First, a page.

AMMAN, Jordan (AP) — Syrian rebels assaulted a police station in the heart of Damascus on Sunday shortly after a powerful explosion went off in the same neighborhood, activists said. At least ten died in the violence in the Syrian capital.
Meanwhile, a car bomb in the northern city of Aleppo killed 12 government soldiers, the activists said.
The attacks come as Syrian government forces press an offensive in the outskirts of the capital, and an 11-nation group that includes the U.S. meets in the Qatari capital of Doha to coordinate military aid and other forms of assistance to the rebels.
The explosion in the capital went off behind a bakery in the Ruken al-Deen neighborhood, according to the Britain-based Syrian Observatory for Human Rights. It reported 10 wounded and said there was no immediate claim of responsibility. The Syrian news agency SANA confirmed the blast and said there were casualties but did not give a number.
Later, three rebels attacked Ruken al-Deen's police station, the Observatory said. The attack left the three rebels and four policemen dead and nine others wounded.
Meanwhile, the Observatory said rockets fell in the Damascus suburb Jarmana and the Abbasid district in the heart of the capital. It said there was material damage and unspecified number of injuries.
The Syrian army has been moving against rebels in districts outside Damascus that are used as launching pads to attack the capital, President Bashar Assad's seat of power. Troop movements and heavy shelling Saturday appeared to be an attempt to cut links between rebel-held districts there.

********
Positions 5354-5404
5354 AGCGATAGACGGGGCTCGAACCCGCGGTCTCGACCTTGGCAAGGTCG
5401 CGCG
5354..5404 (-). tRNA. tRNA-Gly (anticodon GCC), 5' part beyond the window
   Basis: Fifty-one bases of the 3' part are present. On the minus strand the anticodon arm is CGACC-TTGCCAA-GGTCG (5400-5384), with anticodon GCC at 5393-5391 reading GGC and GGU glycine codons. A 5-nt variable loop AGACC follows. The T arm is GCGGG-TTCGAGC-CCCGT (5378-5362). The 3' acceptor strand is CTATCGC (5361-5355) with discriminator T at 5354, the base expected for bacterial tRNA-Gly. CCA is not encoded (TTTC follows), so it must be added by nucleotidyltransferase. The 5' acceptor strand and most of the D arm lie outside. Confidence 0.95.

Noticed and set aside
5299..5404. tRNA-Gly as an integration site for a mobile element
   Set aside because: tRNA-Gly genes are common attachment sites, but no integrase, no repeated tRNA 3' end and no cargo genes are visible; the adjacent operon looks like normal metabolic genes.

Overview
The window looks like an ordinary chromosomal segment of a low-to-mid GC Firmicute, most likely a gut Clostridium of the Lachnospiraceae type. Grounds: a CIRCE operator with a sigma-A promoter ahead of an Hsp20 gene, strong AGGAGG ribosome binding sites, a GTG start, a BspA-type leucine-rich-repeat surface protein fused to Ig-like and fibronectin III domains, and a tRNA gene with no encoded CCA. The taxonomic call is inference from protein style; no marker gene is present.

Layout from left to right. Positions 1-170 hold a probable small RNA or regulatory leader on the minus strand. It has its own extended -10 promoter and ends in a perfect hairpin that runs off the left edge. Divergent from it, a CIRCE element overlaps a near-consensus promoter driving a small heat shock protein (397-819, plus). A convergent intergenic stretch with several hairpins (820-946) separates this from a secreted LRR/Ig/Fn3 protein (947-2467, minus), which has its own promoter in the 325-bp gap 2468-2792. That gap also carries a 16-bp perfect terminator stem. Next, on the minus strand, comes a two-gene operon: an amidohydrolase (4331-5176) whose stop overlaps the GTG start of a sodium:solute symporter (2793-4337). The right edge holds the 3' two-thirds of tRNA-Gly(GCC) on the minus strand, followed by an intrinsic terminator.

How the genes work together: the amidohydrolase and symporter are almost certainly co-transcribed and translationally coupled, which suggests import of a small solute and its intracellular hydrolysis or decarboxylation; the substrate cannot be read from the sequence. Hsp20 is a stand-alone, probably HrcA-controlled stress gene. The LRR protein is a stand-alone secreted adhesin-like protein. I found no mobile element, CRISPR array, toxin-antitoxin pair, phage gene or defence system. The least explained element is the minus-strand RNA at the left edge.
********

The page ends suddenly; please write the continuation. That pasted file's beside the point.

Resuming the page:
Elsewhere, the Observatory said 12 soldiers loyal to Assad were killed in a car explosion in the suburbs of the northern city of Aleppo, Syria's commercial capital.
It provided no other details, but both the government and the opposition have recently declared offensives in Aleppo.
Meanwhile, the group dubbed the Friends of Syria have been meeting in Qatar. Late Saturday, the donors agreed to do more to help the embattled rebels, U.S. Secretary of State John Kerry said. While he offered no specifics, Kerry said the assistance would help change the balance on the battlefield.
Kerry also denounced Assad for inviting Iranian and Hezbollah fighters to fight alongside his troops, saying the Syrian president risked turning the civil war into a regional sectarian conflict.
Syria's al-Thawra newspaper, the mouthpiece of the government, assailed the Friends of Syria meeting for providing aid to the rebels.
"It's clear that the enemies of Syria are rushing to arm the terrorists to kill the chances for holding the Geneva conference," the newspaper said, referring to a gathering planned to bring Assad's government to negotiate an end to the crisis with the fighting rebels.
It pledged that the Syrian army would "continue the showdown to eliminate terrorism and restore security and stability."
Associated Press writer Albert Aji in Damascus, Syria, contributed to this report.